Browsing named entities in The Daily Dispatch: February 5, 1861., [Electronic resource]. You can also browse the collection for William H. Macfarland or search for William H. Macfarland in all documents.

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ere freely resorted to in the course of the day. The vote in the city was between Messrs. Randolph, Steger and Robertson, State- Rights candidates, and Messrs. Macfarland, Johnson, Botts, and Gilmer, Union candidates. Mr. Gilmer withdrew from the contest about mid-day. Messrs. Randolph, Johnson and Macfarland were elected. Macfarland were elected. After the result was announced at the City Hall, speeches were made by the delegates elect. The State-Rights party engaged the services of Smith's First Regiment Band, and the "Marsellaise," "Old Virginny Never Tire," and other enlivening airs, were played at various prominent points. The Armory Band played "Hall Columbia,following is a statement of the result in Richmond: candidates.Jefferson Ward.Madison Ward.Monroe vote. Marmaduke Johnson6588006572115 Wm. H. Macfarland5528886742114 John M. Botts5275625171666 George W. Randolph4578695651891 John O. Steger380867471171- John Robertson3867505301666 John H. Gilmer1708685341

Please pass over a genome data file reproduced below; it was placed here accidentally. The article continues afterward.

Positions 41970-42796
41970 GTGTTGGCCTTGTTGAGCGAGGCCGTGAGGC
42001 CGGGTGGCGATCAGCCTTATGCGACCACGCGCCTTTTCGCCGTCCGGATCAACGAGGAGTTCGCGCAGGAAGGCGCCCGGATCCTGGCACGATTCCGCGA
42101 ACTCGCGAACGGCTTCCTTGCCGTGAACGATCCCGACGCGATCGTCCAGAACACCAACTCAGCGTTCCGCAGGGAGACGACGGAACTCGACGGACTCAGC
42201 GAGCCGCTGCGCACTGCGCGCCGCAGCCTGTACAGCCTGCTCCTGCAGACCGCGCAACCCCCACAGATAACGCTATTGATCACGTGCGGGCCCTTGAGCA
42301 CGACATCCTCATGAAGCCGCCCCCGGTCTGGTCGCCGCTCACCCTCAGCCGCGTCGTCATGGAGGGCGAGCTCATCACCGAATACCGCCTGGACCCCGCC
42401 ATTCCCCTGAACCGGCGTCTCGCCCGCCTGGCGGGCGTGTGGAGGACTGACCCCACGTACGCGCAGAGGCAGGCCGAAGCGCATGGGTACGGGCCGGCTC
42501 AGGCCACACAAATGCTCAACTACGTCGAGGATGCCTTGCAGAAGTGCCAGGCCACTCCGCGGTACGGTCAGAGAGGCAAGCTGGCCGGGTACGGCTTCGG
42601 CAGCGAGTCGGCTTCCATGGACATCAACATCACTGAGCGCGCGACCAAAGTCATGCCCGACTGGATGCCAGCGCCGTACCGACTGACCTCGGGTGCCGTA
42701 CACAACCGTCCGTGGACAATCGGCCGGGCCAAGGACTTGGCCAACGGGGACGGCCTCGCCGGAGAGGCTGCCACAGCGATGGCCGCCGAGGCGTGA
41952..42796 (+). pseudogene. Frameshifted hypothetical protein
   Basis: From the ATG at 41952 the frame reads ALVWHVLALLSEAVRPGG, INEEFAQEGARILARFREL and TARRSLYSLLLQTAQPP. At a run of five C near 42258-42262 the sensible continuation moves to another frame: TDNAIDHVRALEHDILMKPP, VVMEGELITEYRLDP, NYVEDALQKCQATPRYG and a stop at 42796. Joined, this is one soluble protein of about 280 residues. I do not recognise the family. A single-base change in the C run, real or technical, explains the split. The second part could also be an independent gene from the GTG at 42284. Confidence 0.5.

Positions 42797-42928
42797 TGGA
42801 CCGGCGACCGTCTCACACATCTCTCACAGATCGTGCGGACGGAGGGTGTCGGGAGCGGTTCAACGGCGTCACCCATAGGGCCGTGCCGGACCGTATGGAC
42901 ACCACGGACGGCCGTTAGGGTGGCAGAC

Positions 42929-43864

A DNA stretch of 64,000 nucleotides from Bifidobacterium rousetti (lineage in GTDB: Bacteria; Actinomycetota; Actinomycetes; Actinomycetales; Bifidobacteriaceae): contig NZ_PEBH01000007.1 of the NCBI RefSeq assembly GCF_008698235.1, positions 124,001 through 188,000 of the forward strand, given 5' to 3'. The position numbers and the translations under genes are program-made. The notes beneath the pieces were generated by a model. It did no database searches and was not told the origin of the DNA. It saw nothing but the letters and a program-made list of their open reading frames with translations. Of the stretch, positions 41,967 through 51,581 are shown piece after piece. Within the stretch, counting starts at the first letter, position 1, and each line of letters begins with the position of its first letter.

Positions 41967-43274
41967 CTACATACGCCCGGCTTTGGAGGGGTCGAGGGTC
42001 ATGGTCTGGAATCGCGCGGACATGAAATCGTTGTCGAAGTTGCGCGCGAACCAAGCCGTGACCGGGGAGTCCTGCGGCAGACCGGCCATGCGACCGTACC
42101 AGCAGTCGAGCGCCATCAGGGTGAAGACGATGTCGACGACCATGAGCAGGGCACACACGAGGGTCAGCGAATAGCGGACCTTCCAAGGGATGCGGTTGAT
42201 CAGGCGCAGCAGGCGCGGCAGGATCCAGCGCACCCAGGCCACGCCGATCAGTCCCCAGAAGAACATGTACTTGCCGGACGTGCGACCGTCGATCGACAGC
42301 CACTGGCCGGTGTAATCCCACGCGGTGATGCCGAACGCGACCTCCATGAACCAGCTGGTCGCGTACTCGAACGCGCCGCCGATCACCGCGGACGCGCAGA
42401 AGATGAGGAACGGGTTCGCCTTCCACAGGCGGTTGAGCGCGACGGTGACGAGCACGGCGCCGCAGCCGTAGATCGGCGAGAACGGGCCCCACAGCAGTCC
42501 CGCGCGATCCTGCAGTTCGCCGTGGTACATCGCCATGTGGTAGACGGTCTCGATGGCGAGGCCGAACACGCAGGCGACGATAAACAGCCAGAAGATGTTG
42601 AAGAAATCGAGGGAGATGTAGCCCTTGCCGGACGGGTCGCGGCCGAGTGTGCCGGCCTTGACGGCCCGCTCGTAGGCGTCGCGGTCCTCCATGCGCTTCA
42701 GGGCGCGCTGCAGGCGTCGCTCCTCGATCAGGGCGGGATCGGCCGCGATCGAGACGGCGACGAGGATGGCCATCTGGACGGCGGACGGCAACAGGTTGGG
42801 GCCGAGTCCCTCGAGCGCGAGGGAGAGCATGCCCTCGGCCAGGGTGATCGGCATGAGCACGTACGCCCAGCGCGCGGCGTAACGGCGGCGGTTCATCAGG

te Rights candidates, Mr. Randolph--and two of the so-called Union ticket: Messrs, Johnson and Macfarland. But it was seriously designed at one time to have nominated Mr. Macfarland upon the State- RiMr. Macfarland upon the State- Rights ticket; and, in the speeches last night, in acknowledgement of the honor conferred upon them both, Messrs. Johnson and Macfarland made decidedly Virginian, State-Rights, and anticoercion speechesMacfarland made decidedly Virginian, State-Rights, and anticoercion speeches. The whole State-Rights ticket would have been elected but for the influence, 1st, of the cry of secession; 2nd, of the alarm excited among the foreigners relative to their oath of allegiance; aroper guarantees for the future given, they would go for separation from the Union. Indeed, Mr. Macfarland was one of the committee that framed and reported the resolutions adopted by the great meetiin Richmond last month. They place Virginia on the proper ground, and there we now regard Messrs. Macfarland and Johnson as now standing. The principal event of the day will be readily recognize